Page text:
The Council of Ministers has submitted a list to the Justice Ministry of 42 senior officials, including judges and prosecutors, who have reached or will reach the retirement age of 60 in 2009 and must now retire, Justice Minister Ang Vong Vathana said Friday.
However, despite the government order, Ang Vong Vathana said that he had no legal means to force the officials to retire if they refuse to leave voluntarily.
Ang Vong Vathana said that judges are under the authority of the Supreme Council of Magistracy and are not simply government employees, though the Council of Minister order, which was signed by Prime Minister Hun Sen, refers to the 42 would-be retirees as “civil servants.”
“I have no rights to retire them right away…. I must consult with the Supreme Council [of Magistracy],” the minister said in an interview.
The minister also clarified that in an interview on Thursday regarding the retirement order he did not confirm that Supreme Court President Dith Munty was on the retirees’ list.
Ang Vong Vathana also said that he wasn’t aware of any of the names of judges and prosecutors on the list compiled by the Council of Administrative Reform, which is located at the Council of Ministers.
According to a copy of the retirement list, which was sent to Justice Ministry in December, Council of Administrative Reform Secretary General Ngo Hongly informed Ang Vong Vathana that the 42 officials had reached retirement age.
Hun Sen also sent a directive dated Jan 12 to the ministry stating: “Some civil servants, who are at the retirement age, have sought interventions in various form to delay their retirement.”
Some civil servants had even asked to change their ages in a bid to stay on in government jobs, Hun Sen wrote.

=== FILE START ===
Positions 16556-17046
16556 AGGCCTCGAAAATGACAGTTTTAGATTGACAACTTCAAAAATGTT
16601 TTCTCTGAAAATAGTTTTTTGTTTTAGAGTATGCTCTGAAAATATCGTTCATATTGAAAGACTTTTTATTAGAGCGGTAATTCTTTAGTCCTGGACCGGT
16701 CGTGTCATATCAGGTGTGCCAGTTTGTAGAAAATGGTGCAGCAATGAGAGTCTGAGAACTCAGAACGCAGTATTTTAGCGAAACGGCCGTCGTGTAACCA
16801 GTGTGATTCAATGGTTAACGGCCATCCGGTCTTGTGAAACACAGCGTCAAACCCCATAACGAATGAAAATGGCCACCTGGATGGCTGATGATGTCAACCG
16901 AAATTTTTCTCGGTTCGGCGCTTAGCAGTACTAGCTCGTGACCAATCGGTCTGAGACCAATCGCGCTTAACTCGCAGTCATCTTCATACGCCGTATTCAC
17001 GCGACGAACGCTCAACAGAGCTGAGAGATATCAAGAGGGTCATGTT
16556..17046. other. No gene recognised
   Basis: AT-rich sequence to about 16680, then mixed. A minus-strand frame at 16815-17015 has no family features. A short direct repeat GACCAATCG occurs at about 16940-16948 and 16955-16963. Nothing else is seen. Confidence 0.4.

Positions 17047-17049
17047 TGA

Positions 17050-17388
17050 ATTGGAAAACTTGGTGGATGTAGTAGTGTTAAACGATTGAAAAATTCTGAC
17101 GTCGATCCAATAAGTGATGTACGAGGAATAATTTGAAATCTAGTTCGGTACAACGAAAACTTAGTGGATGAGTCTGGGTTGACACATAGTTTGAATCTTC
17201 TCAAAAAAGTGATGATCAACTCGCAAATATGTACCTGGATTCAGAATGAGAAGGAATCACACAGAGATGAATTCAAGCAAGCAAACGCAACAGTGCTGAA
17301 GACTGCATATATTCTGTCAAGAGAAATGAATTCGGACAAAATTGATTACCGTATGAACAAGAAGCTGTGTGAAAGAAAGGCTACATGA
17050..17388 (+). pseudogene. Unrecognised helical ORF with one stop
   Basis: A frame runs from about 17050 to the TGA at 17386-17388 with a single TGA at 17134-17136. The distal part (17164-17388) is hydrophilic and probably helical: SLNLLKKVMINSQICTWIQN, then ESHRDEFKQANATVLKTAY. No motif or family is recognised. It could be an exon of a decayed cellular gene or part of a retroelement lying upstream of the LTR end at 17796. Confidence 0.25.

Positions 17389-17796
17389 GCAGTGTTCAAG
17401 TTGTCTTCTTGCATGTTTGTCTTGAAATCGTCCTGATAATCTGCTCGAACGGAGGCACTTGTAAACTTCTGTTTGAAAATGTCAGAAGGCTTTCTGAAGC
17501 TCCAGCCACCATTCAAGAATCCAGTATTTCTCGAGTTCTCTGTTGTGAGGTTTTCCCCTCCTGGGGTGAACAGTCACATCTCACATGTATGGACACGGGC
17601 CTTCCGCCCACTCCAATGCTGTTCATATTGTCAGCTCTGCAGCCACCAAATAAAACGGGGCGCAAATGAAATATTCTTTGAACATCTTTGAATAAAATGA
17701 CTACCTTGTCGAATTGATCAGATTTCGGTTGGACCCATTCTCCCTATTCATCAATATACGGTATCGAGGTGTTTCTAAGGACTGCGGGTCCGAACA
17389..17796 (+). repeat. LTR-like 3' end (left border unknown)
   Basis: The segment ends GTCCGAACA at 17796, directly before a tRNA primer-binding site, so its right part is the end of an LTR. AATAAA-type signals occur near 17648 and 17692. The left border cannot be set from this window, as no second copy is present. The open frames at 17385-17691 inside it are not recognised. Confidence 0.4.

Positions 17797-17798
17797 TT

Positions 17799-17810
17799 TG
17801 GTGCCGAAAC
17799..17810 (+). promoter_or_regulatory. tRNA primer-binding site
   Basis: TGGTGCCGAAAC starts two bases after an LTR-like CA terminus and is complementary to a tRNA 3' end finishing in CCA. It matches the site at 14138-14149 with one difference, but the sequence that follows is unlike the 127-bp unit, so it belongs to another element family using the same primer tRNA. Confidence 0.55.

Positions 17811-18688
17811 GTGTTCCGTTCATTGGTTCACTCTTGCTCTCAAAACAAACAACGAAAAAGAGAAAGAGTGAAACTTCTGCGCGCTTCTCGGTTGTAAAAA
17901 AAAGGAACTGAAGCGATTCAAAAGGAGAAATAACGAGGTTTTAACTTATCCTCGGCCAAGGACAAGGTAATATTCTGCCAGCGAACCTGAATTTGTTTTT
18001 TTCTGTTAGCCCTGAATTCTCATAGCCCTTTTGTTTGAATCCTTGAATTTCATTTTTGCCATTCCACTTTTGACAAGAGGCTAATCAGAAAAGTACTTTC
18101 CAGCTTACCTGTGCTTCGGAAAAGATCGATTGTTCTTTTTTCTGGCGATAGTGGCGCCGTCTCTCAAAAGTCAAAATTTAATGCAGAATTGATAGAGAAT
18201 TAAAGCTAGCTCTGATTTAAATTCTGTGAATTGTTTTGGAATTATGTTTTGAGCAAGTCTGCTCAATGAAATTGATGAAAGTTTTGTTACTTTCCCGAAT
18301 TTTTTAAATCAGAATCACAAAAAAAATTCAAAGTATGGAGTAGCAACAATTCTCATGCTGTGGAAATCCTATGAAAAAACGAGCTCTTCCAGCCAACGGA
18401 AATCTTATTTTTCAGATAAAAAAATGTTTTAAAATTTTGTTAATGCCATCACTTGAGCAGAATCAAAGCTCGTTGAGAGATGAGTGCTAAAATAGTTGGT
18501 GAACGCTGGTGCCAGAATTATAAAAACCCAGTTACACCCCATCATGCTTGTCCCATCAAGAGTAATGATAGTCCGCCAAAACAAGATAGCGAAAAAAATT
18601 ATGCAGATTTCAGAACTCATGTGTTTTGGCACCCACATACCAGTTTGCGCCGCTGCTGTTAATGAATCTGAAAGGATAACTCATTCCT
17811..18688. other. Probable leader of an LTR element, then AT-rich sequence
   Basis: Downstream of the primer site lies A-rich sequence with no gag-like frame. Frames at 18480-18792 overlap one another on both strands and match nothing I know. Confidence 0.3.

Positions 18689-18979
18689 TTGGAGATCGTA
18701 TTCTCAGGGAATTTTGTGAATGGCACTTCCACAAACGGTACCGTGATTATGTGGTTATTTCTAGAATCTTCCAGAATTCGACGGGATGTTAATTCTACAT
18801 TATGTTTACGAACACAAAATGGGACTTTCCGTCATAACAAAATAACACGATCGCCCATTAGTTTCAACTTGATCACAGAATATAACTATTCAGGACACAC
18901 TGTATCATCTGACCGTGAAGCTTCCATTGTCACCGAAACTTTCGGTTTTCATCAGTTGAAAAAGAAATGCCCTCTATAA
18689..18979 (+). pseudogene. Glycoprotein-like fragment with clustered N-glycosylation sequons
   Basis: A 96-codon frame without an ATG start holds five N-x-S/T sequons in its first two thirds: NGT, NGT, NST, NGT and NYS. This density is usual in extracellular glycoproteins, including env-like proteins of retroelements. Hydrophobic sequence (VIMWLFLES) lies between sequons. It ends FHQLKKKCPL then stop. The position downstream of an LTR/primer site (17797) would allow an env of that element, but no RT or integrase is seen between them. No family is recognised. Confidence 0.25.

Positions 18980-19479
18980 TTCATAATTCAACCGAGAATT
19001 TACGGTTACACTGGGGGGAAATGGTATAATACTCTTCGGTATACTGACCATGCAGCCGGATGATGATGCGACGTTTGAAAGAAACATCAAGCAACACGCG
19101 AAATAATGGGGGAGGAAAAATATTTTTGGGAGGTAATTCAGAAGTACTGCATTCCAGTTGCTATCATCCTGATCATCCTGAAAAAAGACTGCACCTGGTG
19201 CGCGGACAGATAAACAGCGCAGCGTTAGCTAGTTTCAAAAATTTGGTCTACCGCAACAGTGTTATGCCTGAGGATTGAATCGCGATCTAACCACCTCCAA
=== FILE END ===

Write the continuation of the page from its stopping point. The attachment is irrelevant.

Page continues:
“In order to strengthen the good and effective governance…
every civil servant, who reaches the retirement age, must be retired,” Hun Sen wrote in his directive.
“Reduction of ages and delaying the retirement of the civil servants are not permitted,” he added.
Senior court officials included on the list of 42 names include Dith Munty and Prosecutor General Uk Vithun. According to the list, Dith Munty will turn 60 years old in November, while Uk Vithun will be 62 in September.
Neither Dith Munty nor Uk Vithun could be reached for comment Friday.
Also on the list is Appeal Court Deputy Presidents Chuon Sunleng, 62, and Ty Neng, 65, and the court’s Prosecutor-General Hanrot Raken, who turns 68 in March.
Hanrot Raken said Friday that he was upset about the lack of information and disorganization regarding pensions for retiring and retired judges and prosecutors.
“In Cambodia, there is nothing prepared [for retired officials],” Hanrot Raken said.
“After working 20 to 30 years, it is empty hands,” he said, adding that he was not sure whether he would request a delay to his ordered retirement.
Provincial prosecutors, Yam Yet, 62, and Mak Phanny, 66, of Prey Veng and Kratie, are also on the list, as well as Khmer Rouge Tribunal reserve co-investigating judge Thong Ol, 60.
Preah Vihear Provincial Court’s Director Uth Van Em, 66, said Friday that he would agree to retire, but that he too was concerned about the lack of pensions.
“It has not been seen how much the pension will be,” Uth Van Em said. “It is for me to live on,” he added.
Kandal Provincial Court’s director Khiev Sameth, 61, said that he would ask for another one-year delay to his retirement.
Khiev Sameth, who is also a member of the Supreme Council of Magistracy, said that judges could request five one-year delays to their retirement.
Sok Sam Oeun, executive director of the free legal aid organization Cambodia Defenders Project, said Thursday that the retirement order was an effort to reform the judicial system.
“There were always delays [in retirement],” Sok Sam Oeun said.
“[Now] they stop forgiving big officials,” he said, adding that there are a lot of young officials with potential to fill top spots in the courts but have not been given the opportunity.
SRP leader Sam Rainsy said Thursday that retirement was normal and good for injecting new blood into the courts, but the choice of those singled out for retirement was discriminatory.
“The ones who serve them, they are allowed to stay for life,” he said, referring to those in senior government positions who are members of the ruling CPP.